RGO—North Dakota State University faculty will conduct research that could make wind power more widespread, reliable and efficient.
”One of the key aspects of this study is to research the possibility of using DC (direct current) grids,” said Nilanjan Ray Chaudhuri, assistant professor with the North Dakota State University electrical and computer engineering department who will run the research project. “With that, we’ll be able to increase wind energy penetration.”
The United States is lagging when it comes to direct current power transmission technology, missing on the benefits DC provides — benefits that could one day transform how the nation gets its power, according to Ray Chaudhuri.
Most U.S. wind energy potential is in the Midwest, where less power is in demand, said Ray Chaudhuri, adding that requires longer transmission lines to get the power to more highly populated areas. In the case of long distance, he said DC transmission technology is more economical. Switching transmission will require more infrastructure to be built but, in the end, it will be more reliable and efficient than alternating current.
A DC system also can help overcome the problem of fluctuating power that plagues wind today, allowing the power to be moved longer distances when the wind is blowing one place but not another, Ray Chaudhuri said.
North Dakota is particularly well-positioned to take advantage of the industry, according to Ray Chaudhuri, adding that the state has so much wind potential that industry could shut its fossil fuel power plants nationwide and supplement it only with North Dakota wind power, according to Colorado-based National Renewable Energy Laboratory data.
Ray Chaudhuri said North Dakota also has the advantage of being home to two high-voltage DC transmission lines owned by ALLETE’s Minnesota Power. He said there are not a lot of these lines in the U.S., most of them are on the West Coast, but more are being built.
While DC connection to offshore wind power is being studied in Europe, Ray Chaudhuri saw the opportunity to focus on integrating the U.S.’s onshore wind power. The National Science Foundation’s Division of Electrical, Community and Cyber Systems awarded the five-year, $502,810 grant for the research. He and his students will use the funding to focus on addressing four key aspects.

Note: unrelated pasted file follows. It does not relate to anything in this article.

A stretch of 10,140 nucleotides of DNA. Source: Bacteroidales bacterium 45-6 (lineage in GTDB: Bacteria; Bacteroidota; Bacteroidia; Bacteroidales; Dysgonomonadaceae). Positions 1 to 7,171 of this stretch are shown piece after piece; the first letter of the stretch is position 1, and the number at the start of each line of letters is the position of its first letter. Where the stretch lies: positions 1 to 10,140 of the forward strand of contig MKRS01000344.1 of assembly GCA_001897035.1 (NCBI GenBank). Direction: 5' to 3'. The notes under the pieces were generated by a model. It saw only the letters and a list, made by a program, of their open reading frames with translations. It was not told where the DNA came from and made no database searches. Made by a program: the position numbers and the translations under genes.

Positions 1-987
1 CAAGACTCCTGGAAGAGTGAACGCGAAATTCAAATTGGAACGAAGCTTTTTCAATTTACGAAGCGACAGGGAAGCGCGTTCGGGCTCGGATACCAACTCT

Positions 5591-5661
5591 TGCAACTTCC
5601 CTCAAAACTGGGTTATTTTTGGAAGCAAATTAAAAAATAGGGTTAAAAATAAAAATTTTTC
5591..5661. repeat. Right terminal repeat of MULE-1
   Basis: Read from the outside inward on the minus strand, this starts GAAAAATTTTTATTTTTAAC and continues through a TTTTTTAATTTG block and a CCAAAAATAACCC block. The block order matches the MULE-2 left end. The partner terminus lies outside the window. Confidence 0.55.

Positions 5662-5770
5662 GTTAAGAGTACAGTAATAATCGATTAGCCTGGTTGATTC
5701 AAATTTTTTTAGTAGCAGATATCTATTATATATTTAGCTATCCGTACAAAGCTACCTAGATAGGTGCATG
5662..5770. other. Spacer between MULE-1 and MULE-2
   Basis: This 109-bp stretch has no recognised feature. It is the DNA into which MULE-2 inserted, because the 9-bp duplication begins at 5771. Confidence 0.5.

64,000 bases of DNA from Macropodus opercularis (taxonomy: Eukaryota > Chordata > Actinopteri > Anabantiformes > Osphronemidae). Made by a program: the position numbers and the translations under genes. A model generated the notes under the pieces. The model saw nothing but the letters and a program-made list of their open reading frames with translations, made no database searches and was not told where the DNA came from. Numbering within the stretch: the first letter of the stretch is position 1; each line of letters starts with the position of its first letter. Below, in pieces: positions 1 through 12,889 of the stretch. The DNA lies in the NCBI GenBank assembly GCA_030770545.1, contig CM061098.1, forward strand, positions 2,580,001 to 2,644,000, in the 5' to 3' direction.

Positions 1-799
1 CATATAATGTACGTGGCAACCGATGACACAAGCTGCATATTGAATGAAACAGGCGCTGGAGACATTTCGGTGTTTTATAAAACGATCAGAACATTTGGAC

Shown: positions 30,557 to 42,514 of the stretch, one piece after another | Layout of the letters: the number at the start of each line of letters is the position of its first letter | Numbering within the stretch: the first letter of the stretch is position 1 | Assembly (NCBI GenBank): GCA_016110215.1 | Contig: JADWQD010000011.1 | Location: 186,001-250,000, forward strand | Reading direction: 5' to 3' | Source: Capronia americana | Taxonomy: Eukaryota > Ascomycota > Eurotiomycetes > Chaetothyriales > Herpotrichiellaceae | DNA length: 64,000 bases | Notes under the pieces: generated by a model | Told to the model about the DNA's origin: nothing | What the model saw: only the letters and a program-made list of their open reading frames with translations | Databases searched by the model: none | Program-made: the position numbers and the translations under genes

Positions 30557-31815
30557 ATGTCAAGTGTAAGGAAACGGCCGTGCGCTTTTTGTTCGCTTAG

First, Ray Chaudhuri said there has not been computer modeling done on how a Hybrid DC grid system would work. Within that grid system, different technologies for onshore and offshore wind power will have to be integrated.
“No one has worked on any such hybrid system; that’s where we have some challenges,” he said.
Next, the study will take on power sharing. Power generated by wind turbines and the power needed to run everything, from industrial machinery to home appliances, is AC. So, conversions will need to take place from AC to DC and back to AC.
Ray Chadhuri said AC grid does not handle disturbances in power supply well when connected to the DC grid, so he and his students will have to devise a solution for if a converter goes down.
“That becomes a huge problem,” he said, so they will develop a way for other converters still online to share the burden, causing less disturbance to the AC system.
Another problem researchers will need to solve relates to generators currently used on the AC system that kick in when there are power disturbances. The conversion from DC to AC can sometimes block the generators from turning on and providing support.
Finally, because wind farms are typically in rural areas, AC generators are not nearby, making the AC system weak, something the researchers are aiming to combat.
The research for making such a DC system reality will likely take 30 years or more to perfect, Ray Chaudhuri said. Ultimately, he would like to see North Dakota become home to a Center of Excellence for HVDC research.